The government should extend a tax exemption for employers who arrange financial advice for employees to address the "inconvenient truth" about attempts to broaden access to advice.
The HMRC exemption from an employee benefits tax charge for regulated advice costing an employer up to £150 per person per year - in place since 2004 - could be increased to as much as £1,000 per individual, investment and wealth manager Thomas Miller Investment has suggested.
Such a change would have little impact on tax receipts while take-up would be high as it is free to employees.
More pertinently, it would confront the "inconvenient truth" that "the only way to ensure people make good decisions is to ensure they get good, sound advice from highly qualified, highly-regulated advisers", the company said.
The government is attempting to widen access to advice and guidance - such as via Pension Wise - following pension reforms that liberated retirees' income options.
But Thomas Miller Investments' managing director Matthew Phillips said the government must face up to "where the country finds itself".
"The reality is that retirees' choices are varied, older pension schemes are complex and a 45-minute guidance session will offer nowhere near the level of assistance that most people need to make an informed decision.
"Sorting out the regulatory befuddlement between advice and guidance is welcome, as is anything that reduces the jargon of the financial services industry, but here is the catch: it rather misses the point.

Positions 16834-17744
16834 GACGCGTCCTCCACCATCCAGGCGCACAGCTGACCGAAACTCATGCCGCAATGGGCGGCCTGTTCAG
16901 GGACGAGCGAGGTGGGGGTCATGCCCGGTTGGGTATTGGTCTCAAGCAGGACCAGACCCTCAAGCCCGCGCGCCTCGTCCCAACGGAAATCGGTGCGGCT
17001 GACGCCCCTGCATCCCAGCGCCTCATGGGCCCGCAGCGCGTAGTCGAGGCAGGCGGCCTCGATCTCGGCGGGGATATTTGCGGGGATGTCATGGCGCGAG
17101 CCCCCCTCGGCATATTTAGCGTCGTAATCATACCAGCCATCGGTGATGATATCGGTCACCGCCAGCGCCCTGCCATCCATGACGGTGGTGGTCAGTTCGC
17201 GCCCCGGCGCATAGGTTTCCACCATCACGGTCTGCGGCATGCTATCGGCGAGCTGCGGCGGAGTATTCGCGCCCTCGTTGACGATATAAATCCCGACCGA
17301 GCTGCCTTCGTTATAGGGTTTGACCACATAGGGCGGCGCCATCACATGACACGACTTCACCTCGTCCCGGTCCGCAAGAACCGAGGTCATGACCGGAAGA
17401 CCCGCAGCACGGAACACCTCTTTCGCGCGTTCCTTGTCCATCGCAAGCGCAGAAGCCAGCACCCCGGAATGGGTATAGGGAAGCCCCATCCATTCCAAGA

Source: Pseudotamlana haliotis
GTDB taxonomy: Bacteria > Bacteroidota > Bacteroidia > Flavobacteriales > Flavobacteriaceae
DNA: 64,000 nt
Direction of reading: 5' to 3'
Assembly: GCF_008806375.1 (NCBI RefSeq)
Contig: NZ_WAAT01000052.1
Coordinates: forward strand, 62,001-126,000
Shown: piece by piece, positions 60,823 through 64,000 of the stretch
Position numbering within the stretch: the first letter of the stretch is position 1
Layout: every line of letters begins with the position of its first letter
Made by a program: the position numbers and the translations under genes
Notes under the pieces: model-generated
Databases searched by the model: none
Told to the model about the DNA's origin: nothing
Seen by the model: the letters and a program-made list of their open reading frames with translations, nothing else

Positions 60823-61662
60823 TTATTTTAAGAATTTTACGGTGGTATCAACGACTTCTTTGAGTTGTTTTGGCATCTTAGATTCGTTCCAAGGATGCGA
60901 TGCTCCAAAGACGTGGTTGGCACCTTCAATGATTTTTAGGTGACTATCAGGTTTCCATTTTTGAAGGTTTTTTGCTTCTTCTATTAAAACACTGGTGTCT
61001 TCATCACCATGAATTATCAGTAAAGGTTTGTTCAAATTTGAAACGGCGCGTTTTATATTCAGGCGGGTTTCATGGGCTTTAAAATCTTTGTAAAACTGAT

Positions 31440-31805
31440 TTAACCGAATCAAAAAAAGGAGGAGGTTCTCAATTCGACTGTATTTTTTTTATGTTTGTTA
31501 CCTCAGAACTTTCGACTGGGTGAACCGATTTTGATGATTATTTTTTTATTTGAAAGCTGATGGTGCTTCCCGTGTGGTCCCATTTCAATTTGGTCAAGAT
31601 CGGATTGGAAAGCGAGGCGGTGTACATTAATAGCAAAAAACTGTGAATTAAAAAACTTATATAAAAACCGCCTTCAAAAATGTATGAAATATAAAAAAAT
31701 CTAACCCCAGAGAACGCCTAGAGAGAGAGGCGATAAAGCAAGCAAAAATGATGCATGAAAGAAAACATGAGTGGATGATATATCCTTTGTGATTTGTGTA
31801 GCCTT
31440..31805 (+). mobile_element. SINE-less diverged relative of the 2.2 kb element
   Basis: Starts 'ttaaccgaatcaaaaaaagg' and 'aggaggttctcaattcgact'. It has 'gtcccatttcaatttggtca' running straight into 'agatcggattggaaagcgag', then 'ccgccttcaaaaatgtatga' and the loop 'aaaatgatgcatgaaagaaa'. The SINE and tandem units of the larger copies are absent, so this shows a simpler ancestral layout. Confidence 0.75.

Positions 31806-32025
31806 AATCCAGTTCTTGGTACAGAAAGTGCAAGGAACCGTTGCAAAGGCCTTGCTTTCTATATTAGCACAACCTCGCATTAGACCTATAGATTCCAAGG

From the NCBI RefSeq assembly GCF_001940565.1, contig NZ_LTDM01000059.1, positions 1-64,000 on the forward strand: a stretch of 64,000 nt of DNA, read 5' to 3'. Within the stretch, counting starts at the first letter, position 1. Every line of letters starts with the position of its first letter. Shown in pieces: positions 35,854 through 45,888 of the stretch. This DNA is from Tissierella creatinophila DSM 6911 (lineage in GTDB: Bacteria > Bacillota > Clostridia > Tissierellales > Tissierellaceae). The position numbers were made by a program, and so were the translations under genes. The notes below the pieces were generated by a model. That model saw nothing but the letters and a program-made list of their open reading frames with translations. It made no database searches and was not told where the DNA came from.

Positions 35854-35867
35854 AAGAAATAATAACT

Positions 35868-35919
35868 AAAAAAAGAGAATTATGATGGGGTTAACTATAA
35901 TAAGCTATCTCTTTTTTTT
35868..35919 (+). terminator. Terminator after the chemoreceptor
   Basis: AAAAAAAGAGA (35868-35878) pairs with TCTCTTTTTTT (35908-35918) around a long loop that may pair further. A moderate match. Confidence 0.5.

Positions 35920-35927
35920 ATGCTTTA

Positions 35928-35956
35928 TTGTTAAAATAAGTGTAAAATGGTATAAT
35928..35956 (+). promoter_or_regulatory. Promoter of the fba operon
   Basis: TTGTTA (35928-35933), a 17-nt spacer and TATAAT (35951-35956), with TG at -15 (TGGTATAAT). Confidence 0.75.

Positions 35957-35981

"The only way to help people is for them to receive advice, and the reality is that with advice there are no half measures.
"If you have a regulated advice community, it is binary - it either gives advice, for which it is liable, based on an individual's full position, or it does not. It is a tailored solution and tailored solutions come at a price."
Phillips said developments in robo-advice could help to bridge the advice gap, but that the technology wasn't where it needed to be to be effective for the masses.
"Let's not stick our collective heads in the sand and let a generation retire, making poor decisions before the technology catches up," he said.
An increase in the HMRC tax exemption is the best and most practical solution, he added, actively encouraging the use of professional regulated advisers.
The technology to improve employees’ wellbeing is already here. But it is now in employers’ hands to make sure it is used to create successful corporate wellness programmes
Here they are - the winners of the Workplace Savings and Benefits Awards 2020...
Here they are. The finalist lists for the WSB Awards 2020.
Almost all (92%) employers would consider setting up a workplace savings scheme in addition to a pension in light of recent market turmoil caused by Covid-19, Cushon finds.
There are just a few weeks left to enter this year's Workplace Savings and Benefits Awards.